NP Early Career Opportunities

The Office of Nuclear Physics currently participates in two major programs that emphasize support for the nuclear physicists in the early stages of their research careers. These are the Early Career Research Program and the Presidential Early Career Awards for Scientists and Engineers (PECASE). The goals of these programs and information for potential applicants are described in detail on their web sites.

The recipients of Early Career Awards in Nuclear Physics are given below, together with their institutions and proposal titles and abstracts. Additional information regarding these awards is available on the Office of Science website in the section on Accomplishments / Awards.

Recipients of Early Career Awards in Nuclear Physics:

202320222021 | 2020 | 2019 | 2018 





Brief Description

2023 Philip Adsley Texas A&M University 
“Probing Nuclear Dipole Responses” The way that nuclei respond to electromagnetic radiation has profound implications for neutron stars, for the synthesis of heavy elements, for nuclear medicine, and even industrial applications such as the design of nuclear reactors. Of particular importance is the dipole response of nuclei which causes protons and neutrons to oscillate in opposite directions. This response causes one side of the nucleus to have more positive charge than the other. Many contributions to the nuclear dipole response overlap and are hard to isolate. Additionally, isolating the contributions is made more difficult due to deficiencies in past measurements. The present research uses sensitive experimental probes of the nuclear dipole response to resolve these different contributions. This research will also develop independent calibration standards for dipole response measurements to validate modern experimental studies and investigate historical experimental discrepancies. Experiments will be performed at three laboratories with different capabilities: the Texas A&M University Cyclotron Institute, 𝛾ELBE at Helmholtz-Zentrum Dresden-Rossendorf in Germany, the iThemba Laboratory for Accelerator-Based Science in Cape Town, South Africa. The results from each type of experiment will probe different aspects of the nuclear dipole response.
2023 James Daniel Brandenburg Ohio State University
“Nuclear Tomography through Entanglement-Enabled Spin Interference” Protons and Neutrons are the basic building blocks of almost all visible matter in the Universe. Astonishingly, the rules that govern these basic building blocks dictate the matter formed over 18 orders of magnitude in scale – from tiny atomic nuclei to massive astronomical objects like neutron stars. However, protons and neutrons are not fundamental, but are themselves dynamical quantum objects built from quarks that are ‘glued’ together by gluon particles which mediates the strong nuclear force. A fundamental goal of nuclear physics over the last several decades has been to understand the internal structure of protons, neutrons, and nuclei. To this end, one of the primary goals of the future Electron Ion Collider is to construct multi-dimensional maps of the quarks and gluons within large nuclear objects. This project utilizes a recently discovered quantum effect in which entanglement enables wavefunction interference between distinguishable particles. Hidden in these interference patterns is information about the distribution of gluons within protons, neutrons, and large nuclei – enabling a new approach to nuclear tomography. This project undertakes the development of this newfound quantum effect to explore the dynamic properties of gluons within large nuclei and to investigate the details of their quantum spin structure. By developing this novel entanglement-driven technique, this project also aims at providing new opportunities to impact searches for physics beyond the Standard Model and for investigating nuclei as entangled quantum objects.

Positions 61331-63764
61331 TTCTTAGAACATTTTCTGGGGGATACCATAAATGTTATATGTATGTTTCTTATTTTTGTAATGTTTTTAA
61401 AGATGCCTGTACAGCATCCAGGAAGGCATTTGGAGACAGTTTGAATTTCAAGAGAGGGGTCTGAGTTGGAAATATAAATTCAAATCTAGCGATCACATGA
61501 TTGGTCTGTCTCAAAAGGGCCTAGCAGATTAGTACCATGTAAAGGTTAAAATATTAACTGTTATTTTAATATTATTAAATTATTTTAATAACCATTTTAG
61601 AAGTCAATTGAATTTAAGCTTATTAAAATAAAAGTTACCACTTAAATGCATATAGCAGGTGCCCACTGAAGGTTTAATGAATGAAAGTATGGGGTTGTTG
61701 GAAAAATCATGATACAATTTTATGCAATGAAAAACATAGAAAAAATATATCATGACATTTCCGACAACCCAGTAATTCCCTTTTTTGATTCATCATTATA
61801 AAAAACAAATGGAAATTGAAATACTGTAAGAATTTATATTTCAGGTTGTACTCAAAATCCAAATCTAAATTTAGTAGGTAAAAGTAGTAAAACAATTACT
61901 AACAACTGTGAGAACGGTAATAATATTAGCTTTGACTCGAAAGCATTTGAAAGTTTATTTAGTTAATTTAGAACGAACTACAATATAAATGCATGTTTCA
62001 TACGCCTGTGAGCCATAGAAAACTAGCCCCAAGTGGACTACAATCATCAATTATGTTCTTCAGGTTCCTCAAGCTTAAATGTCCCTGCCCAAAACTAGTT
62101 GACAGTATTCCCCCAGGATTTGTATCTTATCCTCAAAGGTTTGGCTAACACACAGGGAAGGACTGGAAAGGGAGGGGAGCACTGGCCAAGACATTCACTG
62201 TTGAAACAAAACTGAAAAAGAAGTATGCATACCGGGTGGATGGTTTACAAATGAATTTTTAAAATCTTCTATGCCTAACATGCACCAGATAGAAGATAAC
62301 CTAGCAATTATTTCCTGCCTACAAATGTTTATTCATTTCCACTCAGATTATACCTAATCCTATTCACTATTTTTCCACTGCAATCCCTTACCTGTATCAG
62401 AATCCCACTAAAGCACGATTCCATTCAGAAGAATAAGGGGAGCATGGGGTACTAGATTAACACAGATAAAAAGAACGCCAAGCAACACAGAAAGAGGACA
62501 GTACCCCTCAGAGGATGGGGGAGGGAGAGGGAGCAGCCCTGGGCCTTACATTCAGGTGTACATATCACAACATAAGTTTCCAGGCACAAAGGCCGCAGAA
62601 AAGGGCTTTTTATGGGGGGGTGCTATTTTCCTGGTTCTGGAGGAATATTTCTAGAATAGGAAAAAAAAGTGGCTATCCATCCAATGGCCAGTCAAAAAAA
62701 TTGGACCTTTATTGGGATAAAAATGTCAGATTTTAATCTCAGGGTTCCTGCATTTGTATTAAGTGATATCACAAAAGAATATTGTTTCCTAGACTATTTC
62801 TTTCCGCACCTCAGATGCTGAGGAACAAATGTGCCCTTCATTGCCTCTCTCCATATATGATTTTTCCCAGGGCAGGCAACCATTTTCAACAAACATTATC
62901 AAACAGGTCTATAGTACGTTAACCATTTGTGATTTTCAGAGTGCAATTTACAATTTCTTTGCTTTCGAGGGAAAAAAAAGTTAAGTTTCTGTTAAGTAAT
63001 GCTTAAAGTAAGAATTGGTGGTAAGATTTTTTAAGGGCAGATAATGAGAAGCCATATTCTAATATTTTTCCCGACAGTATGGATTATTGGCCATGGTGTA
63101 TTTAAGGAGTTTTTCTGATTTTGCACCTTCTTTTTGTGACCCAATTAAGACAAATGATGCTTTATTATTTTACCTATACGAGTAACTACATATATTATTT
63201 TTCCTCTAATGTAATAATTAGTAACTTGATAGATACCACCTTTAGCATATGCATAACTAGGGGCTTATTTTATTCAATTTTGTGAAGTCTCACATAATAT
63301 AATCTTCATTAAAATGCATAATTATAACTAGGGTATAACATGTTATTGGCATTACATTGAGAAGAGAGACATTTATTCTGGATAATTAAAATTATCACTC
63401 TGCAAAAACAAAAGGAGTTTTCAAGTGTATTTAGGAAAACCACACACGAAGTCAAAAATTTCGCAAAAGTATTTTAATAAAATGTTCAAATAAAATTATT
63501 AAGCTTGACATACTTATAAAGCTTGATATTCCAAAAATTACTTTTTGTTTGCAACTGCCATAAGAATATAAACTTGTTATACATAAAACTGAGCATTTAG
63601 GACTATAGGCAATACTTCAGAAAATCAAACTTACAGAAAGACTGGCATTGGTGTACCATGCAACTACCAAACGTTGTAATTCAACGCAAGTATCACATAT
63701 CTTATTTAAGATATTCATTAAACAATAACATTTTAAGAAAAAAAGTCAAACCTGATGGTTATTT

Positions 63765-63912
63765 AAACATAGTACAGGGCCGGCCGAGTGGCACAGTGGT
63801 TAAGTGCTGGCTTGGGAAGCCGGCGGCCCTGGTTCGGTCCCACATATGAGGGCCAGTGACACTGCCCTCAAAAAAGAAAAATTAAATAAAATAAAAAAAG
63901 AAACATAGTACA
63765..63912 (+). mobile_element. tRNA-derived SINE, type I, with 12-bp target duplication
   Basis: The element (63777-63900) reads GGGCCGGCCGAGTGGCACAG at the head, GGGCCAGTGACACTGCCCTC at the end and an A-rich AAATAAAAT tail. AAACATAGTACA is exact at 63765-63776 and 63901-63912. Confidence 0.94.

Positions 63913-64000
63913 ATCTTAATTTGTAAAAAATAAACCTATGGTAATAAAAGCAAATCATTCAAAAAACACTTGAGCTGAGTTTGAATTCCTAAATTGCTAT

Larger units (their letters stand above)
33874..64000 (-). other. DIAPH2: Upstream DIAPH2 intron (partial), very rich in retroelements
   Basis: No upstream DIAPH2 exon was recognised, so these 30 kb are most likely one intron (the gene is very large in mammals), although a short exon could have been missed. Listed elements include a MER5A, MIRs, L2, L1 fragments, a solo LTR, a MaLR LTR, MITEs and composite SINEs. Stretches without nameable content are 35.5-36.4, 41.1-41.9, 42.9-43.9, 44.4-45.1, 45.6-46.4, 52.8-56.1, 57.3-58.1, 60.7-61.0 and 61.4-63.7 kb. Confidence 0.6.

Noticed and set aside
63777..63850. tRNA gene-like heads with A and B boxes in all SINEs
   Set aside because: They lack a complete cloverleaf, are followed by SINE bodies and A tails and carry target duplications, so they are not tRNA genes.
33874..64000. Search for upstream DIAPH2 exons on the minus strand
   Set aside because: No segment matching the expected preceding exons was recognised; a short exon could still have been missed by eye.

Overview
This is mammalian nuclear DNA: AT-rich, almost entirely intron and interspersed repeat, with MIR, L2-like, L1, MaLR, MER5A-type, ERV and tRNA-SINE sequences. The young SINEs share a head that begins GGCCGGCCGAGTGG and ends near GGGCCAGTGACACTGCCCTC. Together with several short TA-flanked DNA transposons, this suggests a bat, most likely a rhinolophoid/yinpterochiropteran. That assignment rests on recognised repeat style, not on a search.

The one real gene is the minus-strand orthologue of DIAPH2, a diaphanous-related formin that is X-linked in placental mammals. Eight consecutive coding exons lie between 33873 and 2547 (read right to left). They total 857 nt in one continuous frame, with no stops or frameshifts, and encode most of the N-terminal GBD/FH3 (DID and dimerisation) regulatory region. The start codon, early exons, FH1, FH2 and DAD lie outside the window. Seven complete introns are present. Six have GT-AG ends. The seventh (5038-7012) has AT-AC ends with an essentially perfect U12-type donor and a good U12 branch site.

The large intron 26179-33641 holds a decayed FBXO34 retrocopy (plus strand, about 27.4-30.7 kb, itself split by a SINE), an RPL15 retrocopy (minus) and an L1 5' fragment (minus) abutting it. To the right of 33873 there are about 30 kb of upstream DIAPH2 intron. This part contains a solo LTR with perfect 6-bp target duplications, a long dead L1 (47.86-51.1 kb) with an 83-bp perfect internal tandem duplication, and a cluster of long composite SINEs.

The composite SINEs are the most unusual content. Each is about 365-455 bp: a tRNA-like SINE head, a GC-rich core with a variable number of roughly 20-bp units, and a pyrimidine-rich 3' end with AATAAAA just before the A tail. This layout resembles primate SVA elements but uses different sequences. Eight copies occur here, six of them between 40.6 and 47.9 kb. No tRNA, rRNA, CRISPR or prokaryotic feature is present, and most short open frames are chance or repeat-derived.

2023 Maria Laura di Vacri Pacific Northwest National Laboratory
“Optimization of the nEXO Detector for Enhanced Sensitivity to Neutrinoless Double Beta Decay of 136Xe” The experimental observation of neutrinoless double beta decay would have revolutionary implications for neutrino physics, theories beyond the standard model, and cosmology. This work will enhance the prospects of the next Enriched Xenon Observatory (nEXO) experiment by addressing a critical challenge in all experimental searches for neutrinoless double beta decay: material radioactive backgrounds. The project has three objectives. First, this research will improve the nEXO projected sensitivity on the neutrinoless double beta decay half-life of 136Xe by ca. 20% by mitigating the most prevalent backgrounds predicted for nEXO: impurities of 222Rn and its progeny in the detector. Second, enhanced control of exposure-based backgrounds will be tackled through improved assay methods, with a focus on radioactivity from dust particulate fallout on detector materials. Finally, this work will develop high-purity Cu-based alloys with yield strength significantly larger than pure Cu. In the context of the nEXO detector, increased strength translates into reduced production time, increased performance, and potentially further reduced backgrounds. The nEXO experiment is a major investment in the understanding of neutrinos. While targeted to nEXO, this work will inform the extent to which low-background experiments can reach the greatest sensitivity through mitigation of backgrounds in materials and in the environment into which these experiments are built.